It’s too early to call an end to the euro’s rout, even after its worst start to a year since 2015.
Money managers from Aberdeen Asset Management to Pinebridge Investments expect more weakness in the common currency. That’s because the factors that pushed the euro to a 34-month low against the dollar, such as carry trades, are still intact.
Even after concerns surrounding the coronavirus subside and the full economic impact of the epidemic on China is priced in, the euro may still struggle to overcome the desire for yield and the dollar’s haven appeal.
It’s also evident in the options market where traders are entering bearish bets. One-month euro puts over calls are seeing the most demand since September, with some traders saying it’s likely the currency will drop below $1.07.
The euro weakened 0.1% to 1.0794 dollars in London.
“The problem with long euro positions is that you need it work for you quite a bit before it starts to make money, because of the negative carry,” said Kieran Curtis, the London-based director of investment at Aberdeen. “I am pretty confident there’s little catalyst for immediate turnaround.”
The European Central Bank’s negative rates and its purchase of corporate bonds in the domestic market have forced European investors to look for positive returns either via euro-denominated bonds issued by emerging-market borrowers or in dollar-denominated assets.
With the sovereign-yield differential between the US and Germany at almost 2 percentage points, that demand is unlikely to fade anytime soon.
Forex researchers at Barclays Plc agree.
“USD strength appears to be driving a ‘dam break’ in EURUSD,” strategists including Marvin Barth wrote in a note. “Our view (is) that global convergence would not occur and that the US would offer a persistent, risk-adjusted, relative return advantage.”
For dollar-based investors, it’s an opportunity to kill two birds with one stone. If they buy an emerging-market bond denominated in euros, they not only get positive yields but when they hedge their euro exposure, they get paid again.
That’s because the currency-forwards market is dictated by the interest-rate differential: the gap between euro and dollar borrowing costs means a short euro position helps capture that difference.
“When you hedge your euro exposure using, say, the three-month rate, the other party is going to pay you,” said Curtis. “Once you add that yield, you are getting a higher return in dollar, net of the hedge.”
And this dynamic is unlikely to change. The relative policy approaches of the ECB and the Federal Reserve seem to have stabilised for at least the next 12 months. Neither is likely to raise rates, according to traders’ bets.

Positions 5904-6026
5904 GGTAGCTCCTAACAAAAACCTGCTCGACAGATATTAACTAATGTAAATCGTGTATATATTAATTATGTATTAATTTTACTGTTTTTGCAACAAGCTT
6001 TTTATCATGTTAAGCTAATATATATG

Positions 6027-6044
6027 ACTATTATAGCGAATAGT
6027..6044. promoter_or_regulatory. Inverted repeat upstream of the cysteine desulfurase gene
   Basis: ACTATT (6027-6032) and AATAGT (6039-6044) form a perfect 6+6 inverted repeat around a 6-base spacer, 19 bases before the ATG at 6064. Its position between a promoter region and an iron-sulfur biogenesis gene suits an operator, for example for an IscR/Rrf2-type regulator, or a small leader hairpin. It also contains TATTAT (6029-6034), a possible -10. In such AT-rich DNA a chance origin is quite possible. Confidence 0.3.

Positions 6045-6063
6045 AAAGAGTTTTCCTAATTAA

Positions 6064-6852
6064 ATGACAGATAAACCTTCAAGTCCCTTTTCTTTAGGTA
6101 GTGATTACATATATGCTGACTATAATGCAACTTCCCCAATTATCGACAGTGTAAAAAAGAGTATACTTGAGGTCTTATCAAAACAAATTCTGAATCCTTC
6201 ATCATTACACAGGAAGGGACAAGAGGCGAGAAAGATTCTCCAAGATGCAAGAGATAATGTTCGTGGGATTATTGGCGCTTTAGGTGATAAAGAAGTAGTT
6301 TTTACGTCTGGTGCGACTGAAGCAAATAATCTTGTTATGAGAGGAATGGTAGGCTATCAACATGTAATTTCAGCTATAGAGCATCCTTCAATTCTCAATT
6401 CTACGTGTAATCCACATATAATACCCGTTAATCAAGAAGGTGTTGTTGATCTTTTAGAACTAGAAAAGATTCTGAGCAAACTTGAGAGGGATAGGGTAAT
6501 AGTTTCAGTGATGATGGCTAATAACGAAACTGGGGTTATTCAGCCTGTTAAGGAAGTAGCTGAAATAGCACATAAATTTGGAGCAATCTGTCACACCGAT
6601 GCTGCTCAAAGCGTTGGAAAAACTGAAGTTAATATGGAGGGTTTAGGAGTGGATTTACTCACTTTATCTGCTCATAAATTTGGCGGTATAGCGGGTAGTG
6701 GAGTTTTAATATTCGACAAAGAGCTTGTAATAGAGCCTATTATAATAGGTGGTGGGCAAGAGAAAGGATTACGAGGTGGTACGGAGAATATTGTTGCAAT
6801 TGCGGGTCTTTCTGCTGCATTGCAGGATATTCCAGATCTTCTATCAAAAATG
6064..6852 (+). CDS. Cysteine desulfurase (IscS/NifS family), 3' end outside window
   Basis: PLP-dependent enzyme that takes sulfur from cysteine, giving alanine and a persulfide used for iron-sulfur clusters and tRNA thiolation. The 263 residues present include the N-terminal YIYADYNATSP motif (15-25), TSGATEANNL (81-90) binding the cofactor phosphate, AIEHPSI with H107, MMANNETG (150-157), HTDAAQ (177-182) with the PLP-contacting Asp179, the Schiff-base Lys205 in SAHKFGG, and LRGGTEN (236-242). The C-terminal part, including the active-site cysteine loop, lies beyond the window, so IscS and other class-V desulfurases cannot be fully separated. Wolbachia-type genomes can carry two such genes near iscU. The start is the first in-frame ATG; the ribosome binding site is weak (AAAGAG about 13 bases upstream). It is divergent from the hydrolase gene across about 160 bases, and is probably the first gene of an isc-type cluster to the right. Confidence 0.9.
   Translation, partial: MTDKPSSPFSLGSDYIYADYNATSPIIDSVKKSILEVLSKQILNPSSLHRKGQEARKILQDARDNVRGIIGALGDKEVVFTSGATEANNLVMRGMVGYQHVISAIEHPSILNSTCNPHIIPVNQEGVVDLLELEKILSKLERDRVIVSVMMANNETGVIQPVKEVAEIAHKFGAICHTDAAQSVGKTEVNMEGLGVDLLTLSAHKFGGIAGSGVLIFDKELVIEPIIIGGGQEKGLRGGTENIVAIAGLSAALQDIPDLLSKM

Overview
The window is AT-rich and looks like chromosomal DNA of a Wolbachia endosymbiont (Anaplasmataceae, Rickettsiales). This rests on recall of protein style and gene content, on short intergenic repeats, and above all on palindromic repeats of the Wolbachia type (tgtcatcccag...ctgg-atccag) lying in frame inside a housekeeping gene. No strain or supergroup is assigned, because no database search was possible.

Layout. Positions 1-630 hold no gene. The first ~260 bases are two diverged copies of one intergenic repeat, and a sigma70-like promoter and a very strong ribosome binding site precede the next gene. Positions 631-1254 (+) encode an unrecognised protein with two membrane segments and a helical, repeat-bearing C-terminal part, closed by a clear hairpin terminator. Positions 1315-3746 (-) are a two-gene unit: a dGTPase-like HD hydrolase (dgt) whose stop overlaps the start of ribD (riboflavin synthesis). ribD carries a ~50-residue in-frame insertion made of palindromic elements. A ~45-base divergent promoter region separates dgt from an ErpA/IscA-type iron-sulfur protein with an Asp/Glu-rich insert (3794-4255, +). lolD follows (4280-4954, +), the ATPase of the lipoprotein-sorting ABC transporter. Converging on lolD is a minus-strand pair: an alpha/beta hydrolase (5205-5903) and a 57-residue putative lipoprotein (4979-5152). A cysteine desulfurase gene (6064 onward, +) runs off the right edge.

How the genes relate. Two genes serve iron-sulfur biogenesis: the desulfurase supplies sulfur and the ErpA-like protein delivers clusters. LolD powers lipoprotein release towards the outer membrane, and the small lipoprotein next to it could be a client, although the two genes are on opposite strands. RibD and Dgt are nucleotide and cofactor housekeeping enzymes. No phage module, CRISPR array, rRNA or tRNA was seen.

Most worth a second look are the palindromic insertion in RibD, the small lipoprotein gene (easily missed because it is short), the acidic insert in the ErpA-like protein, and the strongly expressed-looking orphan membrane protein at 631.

“As the bar for material Fed easing is high, the dollar should keep its interest-rate advantage versus the euro,” said Petr Krpata, the chief currency and interest-rate strategist for the Europe, Middle East and Africa region at ING Group NV.
The foreign-exchange market is increasingly driven by the strength of cross-border flows rather than fundamentals such as valuations and surprises in economic data, BofA Global Research strategists Kamal Sharma and Myria Kyriacou wrote in a note.
“US ‘reverse Yankee’ issuance and Japanese investors selling European assets in favour of US have been a strong focus for investors in recent months,” they wrote.
“With central banks showing little intent to move policy back to a normal footing, the flow of funds channel will likely continue to dominate, in turn lessening the focus on valuation misalignments.”
However, UBS Group AG says the long-dollar trade has become too risky for euro-based investors. The coming decline in the US currency will exceed the yield advantage, Mark Haefele, the Swiss bank’s global chief investment officer, said in a note this week.
He sees the US’s growth advantage over Europe narrowing, and expects the eurozone economy to accelerate this year as companies replenish inventories amid robust domestic demand and a pick-up in global trade.
But with the coronavirus threat still unfolding, the full impact on China’s economy has yet to be factored into market prices, said Anders Faergemann, a senior portfolio manager at Pinebridge Investments in London.
Both from fundamental and technical viewpoints, the euro could be headed for another leg of weakness, he said. “It’s still vulnerable.
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